How Texting Ruins Dates

textingHow many times have you said the following to your friends, or have they said something like this to you?

We were talking online, and then he asked for my number to make it easier to schedule the date. Well, it’s been a week, and all he does is text with no date in sight!


I don’t know… I guess I pictured him differently in my head from all his texts.

Or, how about this one?

OMG—I love this girl! We’ve been texting every day, and I’m really falling for her.

It happens all the time… someone puts his or her phone number down on a dating site or app and says, “Text me” or “Reach out to me.” Does it really make communicating easier? Isn’t it just as easy to check your email or your Tinder/JSwipe/Hinge as it is a text? (Okay, maybe it’s not quite as easy, but still…) And really, is there a need to text before the date, except to confirm the day before? (Very important: do this) My recommendation is simply to exchange numbers a day or two prior to the date so you can 1) confirm and 2) contact each other the day of in case something goes awry (you need to cancel, you’re running late, etc.). As a side note—and I know I’ve said this before—if you’re cancelling the day of the date, especially if it’s within a few hours of when you’re supposed to meet each other, please do have the decency to call.

Besides the never-ending text relationship that might form with no date in sight, by texting (or emailing) too much before the date, you run the risk of building a false impression of this person that may not equate to what he or she is like in real life. We often have a tendency to share things behind the screen that we may not reveal to someone in the flesh until much later. The New York Post even has a name for this—premature escalation.

The article says this: “It’s a trend we’ve coined ‘premature escalation’… since our whole world is so instant now, people can craft entire personas through their slew of texts… by the time you meet your partner for an actual date, you’ve built up this whole image and fantasy in your head of who you think they are, and then they turn out to be totally different.” Sound familiar?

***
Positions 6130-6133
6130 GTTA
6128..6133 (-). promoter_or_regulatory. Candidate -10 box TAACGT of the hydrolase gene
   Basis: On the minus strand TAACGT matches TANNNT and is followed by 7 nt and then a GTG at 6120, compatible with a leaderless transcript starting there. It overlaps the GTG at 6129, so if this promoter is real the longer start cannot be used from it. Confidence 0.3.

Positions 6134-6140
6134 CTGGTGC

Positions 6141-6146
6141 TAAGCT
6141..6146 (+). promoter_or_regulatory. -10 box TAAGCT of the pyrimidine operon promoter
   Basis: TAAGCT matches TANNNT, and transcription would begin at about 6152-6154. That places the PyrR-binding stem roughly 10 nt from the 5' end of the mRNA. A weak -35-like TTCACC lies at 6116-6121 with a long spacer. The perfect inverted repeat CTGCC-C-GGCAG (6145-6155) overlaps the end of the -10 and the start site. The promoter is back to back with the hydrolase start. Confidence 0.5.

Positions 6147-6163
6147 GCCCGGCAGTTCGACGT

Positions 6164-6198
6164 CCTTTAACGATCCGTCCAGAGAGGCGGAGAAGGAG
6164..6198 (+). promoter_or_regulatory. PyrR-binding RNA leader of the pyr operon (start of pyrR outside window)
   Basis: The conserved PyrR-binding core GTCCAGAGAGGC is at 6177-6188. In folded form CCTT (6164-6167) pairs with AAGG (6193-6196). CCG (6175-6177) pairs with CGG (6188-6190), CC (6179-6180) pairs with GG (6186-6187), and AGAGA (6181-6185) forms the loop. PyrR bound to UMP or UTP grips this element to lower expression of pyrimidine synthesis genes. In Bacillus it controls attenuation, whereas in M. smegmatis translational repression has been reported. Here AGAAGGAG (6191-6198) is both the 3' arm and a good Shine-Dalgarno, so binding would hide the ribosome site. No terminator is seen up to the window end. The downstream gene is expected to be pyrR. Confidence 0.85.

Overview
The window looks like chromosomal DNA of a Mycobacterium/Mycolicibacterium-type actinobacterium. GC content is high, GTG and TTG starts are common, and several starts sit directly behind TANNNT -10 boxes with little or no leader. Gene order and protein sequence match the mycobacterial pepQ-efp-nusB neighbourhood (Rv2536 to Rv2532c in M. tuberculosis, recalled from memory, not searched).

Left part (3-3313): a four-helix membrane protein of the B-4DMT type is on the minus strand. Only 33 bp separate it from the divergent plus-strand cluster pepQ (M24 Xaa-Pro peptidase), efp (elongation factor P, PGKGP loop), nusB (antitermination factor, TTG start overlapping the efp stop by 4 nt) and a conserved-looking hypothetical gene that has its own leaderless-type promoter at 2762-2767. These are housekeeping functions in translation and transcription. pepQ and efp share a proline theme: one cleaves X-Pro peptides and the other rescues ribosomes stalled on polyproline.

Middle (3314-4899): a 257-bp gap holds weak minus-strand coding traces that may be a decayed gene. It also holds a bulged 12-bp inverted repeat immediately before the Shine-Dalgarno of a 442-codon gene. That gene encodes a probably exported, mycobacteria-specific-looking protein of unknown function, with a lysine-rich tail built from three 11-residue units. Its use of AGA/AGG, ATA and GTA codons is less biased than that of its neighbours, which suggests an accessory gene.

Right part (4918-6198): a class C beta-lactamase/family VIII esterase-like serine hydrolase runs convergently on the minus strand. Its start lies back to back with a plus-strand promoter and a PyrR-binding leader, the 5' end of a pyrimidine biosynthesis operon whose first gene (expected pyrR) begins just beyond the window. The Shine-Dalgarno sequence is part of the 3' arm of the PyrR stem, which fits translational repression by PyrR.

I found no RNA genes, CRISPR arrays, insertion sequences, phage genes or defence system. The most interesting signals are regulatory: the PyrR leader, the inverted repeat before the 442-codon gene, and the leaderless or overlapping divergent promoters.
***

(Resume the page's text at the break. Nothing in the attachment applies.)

What’s the solution then? If you’re intent on texting before a date, then try to keep these texts to a minimum, with the purpose of determining the logistics of the date. Whitney Casey, a love expert for agrees: “If your date starts sending you ‘How was your day?’ texts, it’s on you to cut him or her off — nicely.” Saying something as simple as this should do the trick: “Hey—I’m not really a huge texter, but I’m really looking forward to seeing you on Wednesday!”

Now, I’m not saying all texting is bad. In fact, I love texting! It’s great when you’re in a relationship to check in with someone during the day or to send a sweet inside joke. But just as I would never advise anyone to “friend” a potential date on Facebook before the first date, I would strongly advise you to just set up the date and go from there. The sooner you meet, the sooner you’ll know if there’s chemistry. And then text away!



Personal Connections Reconcile the Past

IMG_1776“Willkommen in Berlin”, said the captain, as the plane began its final descent into Berlin’s Tegel Airport.  Welcome, indeed!  I was ready for the journey of a lifetime.  This past November I participated on a ten-day trip to Berlin through ACCESS Global, the young professional division of the American Jewish Committee, in conjunction with the German non-profit organization, Germany Close Up.   Germany Close Up introduces American Jews to modern Germany and provides the opportunity for participants to meet young Germans, interact with government officials, and learn about Berlin’s Jewish community, past and present.